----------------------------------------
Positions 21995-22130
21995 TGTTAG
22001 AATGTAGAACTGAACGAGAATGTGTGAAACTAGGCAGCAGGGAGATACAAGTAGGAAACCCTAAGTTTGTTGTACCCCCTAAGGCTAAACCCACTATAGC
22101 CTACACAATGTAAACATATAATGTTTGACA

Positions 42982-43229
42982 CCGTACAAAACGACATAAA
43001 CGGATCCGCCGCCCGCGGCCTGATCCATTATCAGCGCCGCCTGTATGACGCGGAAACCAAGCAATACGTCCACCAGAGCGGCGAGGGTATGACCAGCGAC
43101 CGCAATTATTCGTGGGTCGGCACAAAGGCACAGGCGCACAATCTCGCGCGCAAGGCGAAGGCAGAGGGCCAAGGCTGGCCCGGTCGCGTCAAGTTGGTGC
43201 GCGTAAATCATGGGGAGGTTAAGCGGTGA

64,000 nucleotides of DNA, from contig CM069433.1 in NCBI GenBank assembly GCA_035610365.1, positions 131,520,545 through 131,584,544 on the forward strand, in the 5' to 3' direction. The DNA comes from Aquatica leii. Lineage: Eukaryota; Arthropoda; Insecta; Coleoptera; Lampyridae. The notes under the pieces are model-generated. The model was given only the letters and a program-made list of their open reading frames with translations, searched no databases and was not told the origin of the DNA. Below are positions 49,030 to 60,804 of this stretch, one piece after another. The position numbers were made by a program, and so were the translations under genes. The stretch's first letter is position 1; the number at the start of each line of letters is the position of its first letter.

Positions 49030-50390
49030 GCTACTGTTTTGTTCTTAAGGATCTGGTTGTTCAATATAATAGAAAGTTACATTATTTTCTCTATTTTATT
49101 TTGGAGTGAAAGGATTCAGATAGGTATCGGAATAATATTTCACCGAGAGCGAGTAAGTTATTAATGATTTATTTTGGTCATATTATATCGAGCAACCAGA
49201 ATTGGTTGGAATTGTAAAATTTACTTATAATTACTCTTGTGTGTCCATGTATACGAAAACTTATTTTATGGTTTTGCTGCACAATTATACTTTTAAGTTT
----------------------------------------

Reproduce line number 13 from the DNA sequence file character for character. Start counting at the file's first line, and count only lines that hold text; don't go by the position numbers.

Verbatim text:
49101 TTGGAGTGAAAGGATTCAGATAGGTATCGGAATAATATTTCACCGAGAGCGAGTAAGTTATTAATGATTTATTTTGGTCATATTATATCGAGCAACCAGA